1 Moore v. Clear Lake Water Works, 68 Cal. 146, 8 Pac. Rep. 816; Conkling v. Pacific Imp. Co., 87 Cal. 296, 25 Pac. Rep. 399; Spar. gur v. Heard, 90 Cal. 221, 27 Pac. Rep. 198; Franklin v. Pollard Mill
Co., 88 Ala. 318. 6 South. Rep. 685.
2 Mott v. Ewing, 90 Cal. 231, 27 Pac. Rep. 194.
3 Moore v. Clear Lake Water Works, supra.
4 Weiss v. Oregon Iron Co.. 13 Or. 496, 11 Pac. Rep. 255; citing High, Inj. $ 795.
exercise of equitable jurisdiction to prevent a threatened injury.1
In regard to the parties to actions of this character, the rule seems to be established that, where each of two defendants made a diversion of the water for his own benefit, separately from the other, and without any collusion or joint action between them, a joint action to recover damages for such diversion is not maintainable. Under the peculiar system of "irrigating ditches," prevailing in some of the states and territories, it is held that the owners of irrigated lands, who have the right to take water from such a ditch, may bring suit for an injunction against one who wrongfully diverts water from the ditch to their injury, though the ditch be the property of another. “Though the owners of the ditch are entitled to toll for the water, the owners of the land are entitled to the water on payment of the toll. The diversion of the water from the ditch would injure the owner of the ditch, it is true, but it would also injure the owner of the land to be irrigated, to deprive him of the water. The owner of the ditch, for many reasons, might decline to sue. He might be in collusion with the wrong-doer to destroy the value of plaintiff's lands, in the hope of buying them. He might be actuated by private malice. He might, from motives of economy, refuse to embark in a lawsuit of this character. The rights of plaintiff would be of little value if they were subject to the interest, whim, or caprice of the owner of the ditch."3
It is of course a good defense to an action of this character that the defendant is a riparian owner on the stream, and as such has rights superior to those of the plaintiff, whether the latter claims as an appropriator or as a lower riparian owner. But an answer which merely alleges that the defendant is the owner of land through which the stream flows for a distance of about three miles, and that most of the land is susceptible of irrigation and would be benefited thereby, is not sufficient to raise any issue as to his right to take water by virtue of his riparian ownership, in the absence of an allegation that he was entitled as riparian owner to any definite amount of water, or what portion of the stream he could exhaust for irrigating, or whether his land was located above or below the point of plaintiff's diversion. And when a party has acquired a prior right to the water of a natural stream by a valid appropriation thereof to a beneficial use, another party cannot justify an interference with such prior right by merely showing that he is wholly dependent upon the same supply of water; but in an equitable proceeding, for some purposes, even though not as a bar to such prior right, it may be proper for defendant to allege such dependence in connection with other averments of the answer; and it is not error to refuse to strike out such matter, unless it is made to appear that its retention, in some way, may have improperly affected the final decision of the cause. It is always available for the defendant to show, as ground for refusing the injunction, that the stream or water in question is not a natural water-course; 3 or that the works or operations complained of have not obstructed the natural flow of the stream; 4 or that the diversion or obstruction of the stream was effected with the plaintiff's consent or acquiescence.5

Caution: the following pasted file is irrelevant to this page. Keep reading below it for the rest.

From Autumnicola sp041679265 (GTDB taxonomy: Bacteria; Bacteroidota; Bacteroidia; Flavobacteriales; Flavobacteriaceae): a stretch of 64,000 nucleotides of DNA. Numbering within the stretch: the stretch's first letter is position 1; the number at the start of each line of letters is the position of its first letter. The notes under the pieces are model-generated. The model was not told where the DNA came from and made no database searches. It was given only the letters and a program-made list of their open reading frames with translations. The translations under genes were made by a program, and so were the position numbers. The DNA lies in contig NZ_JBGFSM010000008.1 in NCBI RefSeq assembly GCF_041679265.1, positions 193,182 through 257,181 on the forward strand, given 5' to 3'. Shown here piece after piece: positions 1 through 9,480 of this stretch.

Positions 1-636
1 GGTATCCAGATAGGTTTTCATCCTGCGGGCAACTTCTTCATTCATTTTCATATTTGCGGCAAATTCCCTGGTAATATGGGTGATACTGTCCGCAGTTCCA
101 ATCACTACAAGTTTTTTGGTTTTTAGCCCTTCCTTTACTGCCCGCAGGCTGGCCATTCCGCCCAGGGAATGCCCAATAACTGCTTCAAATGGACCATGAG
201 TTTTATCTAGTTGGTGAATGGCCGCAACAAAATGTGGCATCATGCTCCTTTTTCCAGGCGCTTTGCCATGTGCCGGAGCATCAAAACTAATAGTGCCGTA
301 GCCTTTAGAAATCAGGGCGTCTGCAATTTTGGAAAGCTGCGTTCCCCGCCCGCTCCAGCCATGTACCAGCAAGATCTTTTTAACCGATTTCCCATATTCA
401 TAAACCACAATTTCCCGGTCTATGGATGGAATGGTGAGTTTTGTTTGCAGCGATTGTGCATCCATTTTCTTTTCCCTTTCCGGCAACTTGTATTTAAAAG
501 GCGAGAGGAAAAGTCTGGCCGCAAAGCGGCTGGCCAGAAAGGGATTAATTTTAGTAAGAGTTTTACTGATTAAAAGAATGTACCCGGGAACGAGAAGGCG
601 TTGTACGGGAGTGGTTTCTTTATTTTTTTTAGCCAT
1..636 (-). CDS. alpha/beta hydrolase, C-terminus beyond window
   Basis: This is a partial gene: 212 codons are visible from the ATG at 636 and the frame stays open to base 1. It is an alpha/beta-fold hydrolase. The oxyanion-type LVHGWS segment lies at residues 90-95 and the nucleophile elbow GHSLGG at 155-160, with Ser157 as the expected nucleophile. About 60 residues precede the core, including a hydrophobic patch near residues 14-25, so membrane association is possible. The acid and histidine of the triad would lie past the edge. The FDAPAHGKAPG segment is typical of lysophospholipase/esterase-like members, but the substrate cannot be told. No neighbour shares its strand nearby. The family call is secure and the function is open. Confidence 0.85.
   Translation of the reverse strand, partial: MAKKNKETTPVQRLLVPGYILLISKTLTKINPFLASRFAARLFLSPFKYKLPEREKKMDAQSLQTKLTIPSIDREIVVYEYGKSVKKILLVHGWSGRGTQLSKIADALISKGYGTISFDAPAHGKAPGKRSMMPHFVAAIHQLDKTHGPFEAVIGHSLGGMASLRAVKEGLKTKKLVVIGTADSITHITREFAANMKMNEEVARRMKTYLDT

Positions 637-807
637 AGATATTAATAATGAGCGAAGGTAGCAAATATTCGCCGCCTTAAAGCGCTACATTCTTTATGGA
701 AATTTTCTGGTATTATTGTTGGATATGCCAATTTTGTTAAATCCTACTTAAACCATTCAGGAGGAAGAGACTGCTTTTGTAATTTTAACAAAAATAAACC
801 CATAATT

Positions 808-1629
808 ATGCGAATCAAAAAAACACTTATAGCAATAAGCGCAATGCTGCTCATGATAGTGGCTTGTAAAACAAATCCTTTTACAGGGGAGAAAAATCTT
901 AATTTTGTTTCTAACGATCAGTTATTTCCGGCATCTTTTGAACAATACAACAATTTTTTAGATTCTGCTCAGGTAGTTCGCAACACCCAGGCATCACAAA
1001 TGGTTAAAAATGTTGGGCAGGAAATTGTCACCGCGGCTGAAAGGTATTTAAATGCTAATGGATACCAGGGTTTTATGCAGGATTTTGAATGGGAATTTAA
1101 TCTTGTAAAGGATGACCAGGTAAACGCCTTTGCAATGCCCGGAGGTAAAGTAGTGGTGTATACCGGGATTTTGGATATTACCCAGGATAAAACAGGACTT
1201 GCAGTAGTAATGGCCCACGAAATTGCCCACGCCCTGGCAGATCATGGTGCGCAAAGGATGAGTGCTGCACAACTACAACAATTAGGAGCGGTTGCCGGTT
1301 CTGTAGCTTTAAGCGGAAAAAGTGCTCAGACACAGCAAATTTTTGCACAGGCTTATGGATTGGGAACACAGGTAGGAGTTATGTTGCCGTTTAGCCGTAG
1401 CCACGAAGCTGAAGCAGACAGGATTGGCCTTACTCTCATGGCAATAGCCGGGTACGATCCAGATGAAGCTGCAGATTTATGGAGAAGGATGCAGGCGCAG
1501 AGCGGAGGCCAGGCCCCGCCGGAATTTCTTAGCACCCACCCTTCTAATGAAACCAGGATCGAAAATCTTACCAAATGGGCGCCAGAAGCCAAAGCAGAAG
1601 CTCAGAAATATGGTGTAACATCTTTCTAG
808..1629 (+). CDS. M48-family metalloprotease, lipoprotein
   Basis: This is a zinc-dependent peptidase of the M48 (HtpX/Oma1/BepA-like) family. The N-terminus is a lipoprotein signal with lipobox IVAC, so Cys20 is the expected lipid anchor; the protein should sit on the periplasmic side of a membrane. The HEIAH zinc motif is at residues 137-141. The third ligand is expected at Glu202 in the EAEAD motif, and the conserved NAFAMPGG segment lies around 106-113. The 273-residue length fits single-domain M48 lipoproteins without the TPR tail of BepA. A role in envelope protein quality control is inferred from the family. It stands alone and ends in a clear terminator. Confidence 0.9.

1 Kimberly v. Hewitt, 75 Wis. 371, 44 N. W. Rep. 303. See, also, Carpenter v. Gold, (Va.) 14 S. E. Rep. 329.
2 Evans V. Ross, (Cal.) 8 Pac. Rep. 88.
3 Clifford v. Larrien, (Ariz.) 11 Pac. Rep. 397.
In an action on an injunction bind to recover damages for loss of plaintiff's crops, by reason of his being restrained from
1 Riverside Water Co. v. Gage, 89 Cal. 410, 26 Pac. Rep. 889.
. Roberts v. Arthur, 15 Colo. 456, 24 Pac. Rep. 922.
Raymond v. Wimsette, (Mont.) 31 Pac. Rep. 537.
4 Sparlip v. Gotcher, (Oreg.) 31 Pac. Rep. 399.
5 Churchill v. Baumann, 95 Cal. 541, 30 Pac. Rep. 770.